Within the medial retinaculum is the medial patellofemoral ligament and the medial patellotibial ligament. The medial patellofemoral ligament originates from the adductor tubercle and inserts on the medial border of the patella. This ligament plays a major role in preventing lateral displacement of the patella (4) and is the most commonly injured structure in acute patellar dislocations. The lateral retinaculum is composed of a superficial and deep layer and runs from lateral margin of the patella and patellar tendon to the anterior aspect of the iliotibial band.
The patellar tendon varies in length from 4.0-6.9 cm (average, 4.6 cm) (18,24,27,32). It connects the apex of the patella to the tibial tuberosity and is slightly wider proximally than distally. The patella is commonly associated with either alta or baja, meaning it is high or low, respectively, in reference to standardized controls. Patients with patella alta may have instability (32), whereas patients with patella baja may display limited range of motion; this is commonly a consequence of surgery or trauma. The thickness of the patellar tendon is 4-7 cm, with the mean being 5.5 cm, proximally and 5-7 cm, with a mean of 5.4 cm, in its midsubstance (18,24,27).
The single most common cause of knee pain involves pathology related to the patella (9,29,35). Patellar pain or discomfort may be the result of direct trauma, repetitive direct pressure, constant repetitive movements with the knee in a flexed position, instability, malalignment, or a combination of these factors. It can arise from bony, soft tissue structures or even can be referred pain from the hip or spine.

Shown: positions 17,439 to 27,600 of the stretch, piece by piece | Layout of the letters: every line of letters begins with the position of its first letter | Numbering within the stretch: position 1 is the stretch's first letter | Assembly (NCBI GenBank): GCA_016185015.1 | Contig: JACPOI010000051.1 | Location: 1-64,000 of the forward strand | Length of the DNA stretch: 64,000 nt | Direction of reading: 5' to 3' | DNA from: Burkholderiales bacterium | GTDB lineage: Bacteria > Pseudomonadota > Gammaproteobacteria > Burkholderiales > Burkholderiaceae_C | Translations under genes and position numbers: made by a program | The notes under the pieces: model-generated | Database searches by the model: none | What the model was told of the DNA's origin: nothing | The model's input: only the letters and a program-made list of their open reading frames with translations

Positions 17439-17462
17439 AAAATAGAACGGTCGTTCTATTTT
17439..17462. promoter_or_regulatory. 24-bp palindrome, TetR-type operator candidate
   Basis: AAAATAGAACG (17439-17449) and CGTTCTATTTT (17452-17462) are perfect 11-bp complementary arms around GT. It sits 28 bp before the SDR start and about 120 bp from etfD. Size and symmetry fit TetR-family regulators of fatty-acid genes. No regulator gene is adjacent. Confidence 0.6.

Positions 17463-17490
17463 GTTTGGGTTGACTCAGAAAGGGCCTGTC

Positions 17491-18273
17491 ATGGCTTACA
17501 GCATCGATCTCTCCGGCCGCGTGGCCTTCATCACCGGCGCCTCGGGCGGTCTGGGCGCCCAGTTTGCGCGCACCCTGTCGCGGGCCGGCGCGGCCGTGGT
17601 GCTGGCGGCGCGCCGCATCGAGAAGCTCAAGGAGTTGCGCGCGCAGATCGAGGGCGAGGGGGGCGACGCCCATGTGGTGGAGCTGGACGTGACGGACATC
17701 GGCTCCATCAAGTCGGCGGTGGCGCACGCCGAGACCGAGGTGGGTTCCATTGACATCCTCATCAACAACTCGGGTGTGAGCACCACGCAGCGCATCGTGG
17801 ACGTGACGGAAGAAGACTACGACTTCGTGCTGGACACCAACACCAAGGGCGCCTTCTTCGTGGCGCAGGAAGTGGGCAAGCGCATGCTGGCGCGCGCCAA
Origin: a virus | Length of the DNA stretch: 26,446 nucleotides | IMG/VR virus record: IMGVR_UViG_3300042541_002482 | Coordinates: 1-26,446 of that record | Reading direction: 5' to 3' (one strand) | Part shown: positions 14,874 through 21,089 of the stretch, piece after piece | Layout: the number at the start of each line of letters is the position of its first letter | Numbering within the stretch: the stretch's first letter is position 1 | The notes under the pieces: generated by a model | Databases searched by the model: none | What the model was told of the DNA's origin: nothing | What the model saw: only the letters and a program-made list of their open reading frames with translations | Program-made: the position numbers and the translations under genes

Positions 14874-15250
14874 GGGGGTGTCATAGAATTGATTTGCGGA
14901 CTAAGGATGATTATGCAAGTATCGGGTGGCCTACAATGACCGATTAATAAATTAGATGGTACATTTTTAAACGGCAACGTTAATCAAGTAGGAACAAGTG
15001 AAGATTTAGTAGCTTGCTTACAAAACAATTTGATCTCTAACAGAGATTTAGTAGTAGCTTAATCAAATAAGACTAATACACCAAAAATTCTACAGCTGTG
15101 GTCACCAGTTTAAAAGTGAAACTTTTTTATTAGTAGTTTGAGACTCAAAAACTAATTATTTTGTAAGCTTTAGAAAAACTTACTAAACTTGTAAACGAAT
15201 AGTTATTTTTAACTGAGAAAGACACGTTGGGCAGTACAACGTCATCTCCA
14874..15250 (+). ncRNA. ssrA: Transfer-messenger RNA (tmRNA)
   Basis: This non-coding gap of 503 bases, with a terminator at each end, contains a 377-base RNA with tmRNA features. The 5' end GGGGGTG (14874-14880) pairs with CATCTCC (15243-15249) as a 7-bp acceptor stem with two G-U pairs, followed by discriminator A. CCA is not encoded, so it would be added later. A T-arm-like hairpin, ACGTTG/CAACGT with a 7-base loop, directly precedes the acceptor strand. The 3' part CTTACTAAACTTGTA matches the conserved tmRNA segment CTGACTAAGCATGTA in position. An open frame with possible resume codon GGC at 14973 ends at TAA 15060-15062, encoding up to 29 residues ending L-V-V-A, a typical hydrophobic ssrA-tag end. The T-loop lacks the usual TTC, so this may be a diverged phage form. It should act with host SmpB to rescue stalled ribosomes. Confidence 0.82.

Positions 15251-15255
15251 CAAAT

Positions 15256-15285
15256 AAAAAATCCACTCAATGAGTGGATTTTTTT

Symptoms of patellar pain that begin during relatively normal activities/sports should alert the physician that the knee may not have been normal in the first place or that there is a chronic overuse entity. If the knee swells significantly within the first 12-24 hours after traumatic knee injury, this signifies that there is blood or a hemarthrosis within the joint. The most common cause of an acute hemarthrosis after a sports-related knee injury is a tear of the anterior cruciate ligament, with the second most common cause being a traumatic patellar dislocation/subluxation with bleeding as a result of either soft tissue tearing, osteochondral fracture, or both.
PHYSICAL EXAMINATION (12)
The physical examination should begin with general inspection for skin abrasions, contusions, lacerations, and prior surgical incisions.